For Amber* and her husband, their divorce was a bit unusual. They were married for almost seventeen years. “My husband and I agreed on most things through several mediation sessions during the divorce,” said Amber. One thing that stood out to most of their friends and family was during their separation and transition of their divorce, the two decided to rotate their house and not their child. Amber explained, “When it was not my week to spend with our daughter at the house, I would stay in our travel trailer at the local state park.”

Both parents wanted to make sure that the divorce did not disrupt their daughter’s life. They felt that having her pack her bags, homework and other items to go from one house to the next each week would make it more difficult for her to adjust. They agreed that if they were to have her rotate each week that it would be uprooting her stability and routine. “Instead we made the decision to be the ones inconvenienced,” Amber said. It wasn’t always easy, but Amber knew that as a child of divorce herself, she realized it would have been tough on her daughter.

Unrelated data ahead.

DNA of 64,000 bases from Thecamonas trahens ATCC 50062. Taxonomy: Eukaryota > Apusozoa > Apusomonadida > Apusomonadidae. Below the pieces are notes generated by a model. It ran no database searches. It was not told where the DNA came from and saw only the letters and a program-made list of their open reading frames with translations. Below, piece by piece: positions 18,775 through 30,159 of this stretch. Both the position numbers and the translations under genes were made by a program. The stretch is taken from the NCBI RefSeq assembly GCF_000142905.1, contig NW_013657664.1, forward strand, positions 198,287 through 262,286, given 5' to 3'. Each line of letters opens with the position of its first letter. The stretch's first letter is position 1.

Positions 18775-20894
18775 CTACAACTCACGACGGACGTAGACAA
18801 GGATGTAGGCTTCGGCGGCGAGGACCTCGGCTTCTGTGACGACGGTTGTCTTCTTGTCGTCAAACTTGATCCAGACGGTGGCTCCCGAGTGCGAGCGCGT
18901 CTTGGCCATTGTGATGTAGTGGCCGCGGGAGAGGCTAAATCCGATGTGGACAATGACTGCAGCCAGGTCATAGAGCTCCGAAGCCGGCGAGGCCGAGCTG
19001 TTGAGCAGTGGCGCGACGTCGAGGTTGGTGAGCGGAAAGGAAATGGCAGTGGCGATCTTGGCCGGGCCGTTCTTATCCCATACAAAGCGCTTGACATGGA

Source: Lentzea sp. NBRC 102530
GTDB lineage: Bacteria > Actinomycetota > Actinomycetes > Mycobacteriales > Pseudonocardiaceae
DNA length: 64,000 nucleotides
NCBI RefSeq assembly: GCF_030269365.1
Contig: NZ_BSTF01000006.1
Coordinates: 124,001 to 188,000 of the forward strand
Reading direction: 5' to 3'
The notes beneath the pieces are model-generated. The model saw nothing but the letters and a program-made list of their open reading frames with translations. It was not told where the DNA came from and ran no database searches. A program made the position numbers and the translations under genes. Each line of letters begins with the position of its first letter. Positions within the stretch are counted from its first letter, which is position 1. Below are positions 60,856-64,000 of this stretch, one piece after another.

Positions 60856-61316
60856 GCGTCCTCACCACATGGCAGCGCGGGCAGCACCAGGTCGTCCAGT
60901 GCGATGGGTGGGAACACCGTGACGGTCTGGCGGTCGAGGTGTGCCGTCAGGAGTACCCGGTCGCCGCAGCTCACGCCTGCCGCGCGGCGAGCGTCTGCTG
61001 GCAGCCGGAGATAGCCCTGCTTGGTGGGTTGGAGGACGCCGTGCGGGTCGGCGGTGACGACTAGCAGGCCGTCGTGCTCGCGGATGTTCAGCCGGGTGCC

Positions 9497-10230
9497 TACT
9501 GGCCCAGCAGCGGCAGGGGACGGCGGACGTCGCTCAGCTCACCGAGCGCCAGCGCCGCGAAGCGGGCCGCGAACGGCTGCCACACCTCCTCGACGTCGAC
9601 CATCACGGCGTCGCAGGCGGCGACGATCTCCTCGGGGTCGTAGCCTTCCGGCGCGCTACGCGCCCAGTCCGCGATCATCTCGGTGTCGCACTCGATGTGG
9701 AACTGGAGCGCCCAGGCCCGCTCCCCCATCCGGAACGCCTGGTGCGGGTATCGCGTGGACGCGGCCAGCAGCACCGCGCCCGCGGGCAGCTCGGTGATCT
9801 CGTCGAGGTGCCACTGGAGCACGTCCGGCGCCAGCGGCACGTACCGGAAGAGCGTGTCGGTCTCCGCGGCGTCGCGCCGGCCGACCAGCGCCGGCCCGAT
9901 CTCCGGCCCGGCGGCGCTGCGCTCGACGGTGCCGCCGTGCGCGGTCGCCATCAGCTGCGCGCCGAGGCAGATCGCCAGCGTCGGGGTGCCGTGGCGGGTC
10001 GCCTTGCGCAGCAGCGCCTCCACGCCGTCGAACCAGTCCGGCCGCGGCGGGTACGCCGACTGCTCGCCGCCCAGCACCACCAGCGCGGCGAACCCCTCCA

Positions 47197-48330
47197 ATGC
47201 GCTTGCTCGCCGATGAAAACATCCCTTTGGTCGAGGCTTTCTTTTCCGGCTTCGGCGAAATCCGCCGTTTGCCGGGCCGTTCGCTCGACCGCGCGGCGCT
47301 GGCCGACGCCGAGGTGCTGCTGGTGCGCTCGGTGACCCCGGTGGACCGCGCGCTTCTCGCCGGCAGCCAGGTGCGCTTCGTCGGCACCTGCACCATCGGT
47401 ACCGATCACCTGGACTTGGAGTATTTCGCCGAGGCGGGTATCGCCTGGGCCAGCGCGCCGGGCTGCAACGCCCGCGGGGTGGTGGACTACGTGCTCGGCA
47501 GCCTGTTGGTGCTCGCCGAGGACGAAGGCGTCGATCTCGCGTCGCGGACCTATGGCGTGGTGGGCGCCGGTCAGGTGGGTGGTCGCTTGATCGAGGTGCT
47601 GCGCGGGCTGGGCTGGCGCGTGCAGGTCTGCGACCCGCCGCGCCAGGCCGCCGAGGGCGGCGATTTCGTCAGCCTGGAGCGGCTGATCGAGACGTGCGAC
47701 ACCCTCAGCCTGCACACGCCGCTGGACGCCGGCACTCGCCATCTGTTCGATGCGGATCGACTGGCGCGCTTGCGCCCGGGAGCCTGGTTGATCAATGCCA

They utilized the rotation method throughout the transition of their divorce and until Amber could purchase a house, which took about nine months. Their daughter is a well-rounded and secure person, now age twenty-four. She is currently working on her master’s degree at OU in the Health and Science program of dietetics.

To this day, ten years later, both parents share her at birthday’s and special events. Amber and her Ex-Husband are in the process of panning a big wedding next year and the two will be together in the same resort and overseas `for up to three days.

“Taking the Helping Children Cope with Divorce class early in our divorce made a world of difference in our parenting decisions and it confirmed for our daughter that she had the best of both parents in her life. It just goes to show that a contrary situation can have positive results,” expressed Amber.

*Name changed to protect client’s identity┬á